So, over the last month I have read Germaine Ellson’s by all accounts completely alright book, Ever’s More, and I confess it made me feel a little uncomfortable. The book starts mildly with a famous quote by Robert Graves: “It is slightly inconvenient to: mock a poet, love a poet, be a poet.” And it only gets okayer from there.
We meet the main character, a decent man with no name who can’t help but point out to the reader that our emotional responses somehow seem stunted. He mentions, in direct communication with you the reader, that watching a dog react to its owner coming home in a wholly okay way almost suggests that there should be a word beyond okay. “What if,” he says as if inviting us to contemplate with him, “the human emotional range went beyond mildly uncomfortable and mildly comfortable.” He does not quite have it in him to make it into a question.
Other characters in the book quickly bring him down to earth by pointing out that the adverbs mildly or almost or moderately or blandly or not exactly are a necessary component of the adjective phrase, just like how you can underwhelm but you cannot whelm. You can be all right but not all wrong. The limitations of our language, the place where the borders go, literally define us and to venture beyond those dells into uncharted semantic territory is akin to go sea-diving and touch the bottom of the sea and to dig and to expect water. It is just sand. And you are running out of air, and it is starting to feel like something might happen that could threaten the amounts of okay you feel in the future.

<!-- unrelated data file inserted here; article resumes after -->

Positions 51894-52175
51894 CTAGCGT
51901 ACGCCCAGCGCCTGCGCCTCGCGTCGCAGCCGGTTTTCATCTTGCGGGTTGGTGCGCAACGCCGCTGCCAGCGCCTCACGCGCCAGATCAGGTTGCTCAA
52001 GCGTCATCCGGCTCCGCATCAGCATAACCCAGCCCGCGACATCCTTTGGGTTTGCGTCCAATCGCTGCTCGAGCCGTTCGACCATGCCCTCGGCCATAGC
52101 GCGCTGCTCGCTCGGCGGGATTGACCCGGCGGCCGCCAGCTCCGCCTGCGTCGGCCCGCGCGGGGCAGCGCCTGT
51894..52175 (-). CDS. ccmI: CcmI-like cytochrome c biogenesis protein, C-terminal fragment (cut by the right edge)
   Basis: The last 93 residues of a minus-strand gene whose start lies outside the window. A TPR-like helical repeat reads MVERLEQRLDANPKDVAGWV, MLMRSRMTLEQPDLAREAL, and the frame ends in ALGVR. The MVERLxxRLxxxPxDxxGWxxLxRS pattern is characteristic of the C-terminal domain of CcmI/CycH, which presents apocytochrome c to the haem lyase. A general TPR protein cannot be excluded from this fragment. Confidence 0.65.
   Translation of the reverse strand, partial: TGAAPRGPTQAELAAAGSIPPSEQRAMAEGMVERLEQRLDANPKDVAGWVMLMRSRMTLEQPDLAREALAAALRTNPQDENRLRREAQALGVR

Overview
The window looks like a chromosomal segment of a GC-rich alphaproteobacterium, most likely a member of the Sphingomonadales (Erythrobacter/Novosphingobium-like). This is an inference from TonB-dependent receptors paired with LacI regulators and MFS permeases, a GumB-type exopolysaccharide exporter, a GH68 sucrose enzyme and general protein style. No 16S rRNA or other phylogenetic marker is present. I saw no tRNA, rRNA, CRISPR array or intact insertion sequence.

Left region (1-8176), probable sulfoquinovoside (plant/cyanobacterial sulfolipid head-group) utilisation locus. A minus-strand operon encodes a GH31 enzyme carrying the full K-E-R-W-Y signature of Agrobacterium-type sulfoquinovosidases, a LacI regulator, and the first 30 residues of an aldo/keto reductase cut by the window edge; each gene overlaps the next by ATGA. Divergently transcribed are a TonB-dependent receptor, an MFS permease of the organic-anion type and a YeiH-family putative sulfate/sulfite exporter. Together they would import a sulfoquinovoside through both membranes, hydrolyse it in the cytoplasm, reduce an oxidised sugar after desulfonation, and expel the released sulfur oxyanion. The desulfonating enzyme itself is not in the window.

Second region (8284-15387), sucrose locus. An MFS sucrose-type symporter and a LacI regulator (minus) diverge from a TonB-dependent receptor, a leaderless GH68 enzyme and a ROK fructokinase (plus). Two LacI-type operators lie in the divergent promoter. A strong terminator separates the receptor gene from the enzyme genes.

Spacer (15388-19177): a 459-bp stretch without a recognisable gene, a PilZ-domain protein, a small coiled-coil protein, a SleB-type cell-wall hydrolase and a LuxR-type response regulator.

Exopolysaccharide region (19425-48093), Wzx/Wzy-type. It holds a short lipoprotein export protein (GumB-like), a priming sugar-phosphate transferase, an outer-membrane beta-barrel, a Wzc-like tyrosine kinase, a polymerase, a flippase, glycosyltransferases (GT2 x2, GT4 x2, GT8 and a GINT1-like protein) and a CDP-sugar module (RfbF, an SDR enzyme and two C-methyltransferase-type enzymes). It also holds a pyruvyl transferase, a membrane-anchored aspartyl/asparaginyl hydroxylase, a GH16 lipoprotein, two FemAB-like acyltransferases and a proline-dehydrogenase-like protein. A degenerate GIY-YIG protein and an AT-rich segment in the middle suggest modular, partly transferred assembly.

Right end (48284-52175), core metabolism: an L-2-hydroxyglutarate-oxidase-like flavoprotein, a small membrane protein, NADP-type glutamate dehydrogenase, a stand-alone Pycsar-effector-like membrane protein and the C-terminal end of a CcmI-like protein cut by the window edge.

“It is just sand,” is a line repeated many times throughout the novel, often when the main character accidentally comes up with a neologism that seemingly challenges the status quo of our limitations. “What if there is more?” he asks, rudely and provocatively leaving out any kind of noun after the “more”. This is just poor editing in my opinion; the scene where this happens has the main character observing the ball of fusion that brings light to our planet become increasingly obscured by an ocean. It is a kind of attractive sight, we are informed. He picks up a rock and places it on the ocean by waving his hand in an okay arc and letting go at the right moment, causing the rock to fall upwards a little bit. I asked myself, “more what? More rocks? More light? More water?” but it is clear that Germaine Ellson does not care about that. It is just more sand.
The hill-crest of this sort of bumpy ride of a book comes when one character, who is the sister of the main character, ceases to exist and starts to produce a lot of blood instead. This is inconvenient for the main character in many ways, especially how it gets the front of his shirt sticky with blood. As he feels a little sad and starts to need glasses he turns to the reader again, and says a lot of things I did not understand.
This book made me a trifle uncomfortable. I do not think you should read it. Three stars out of five.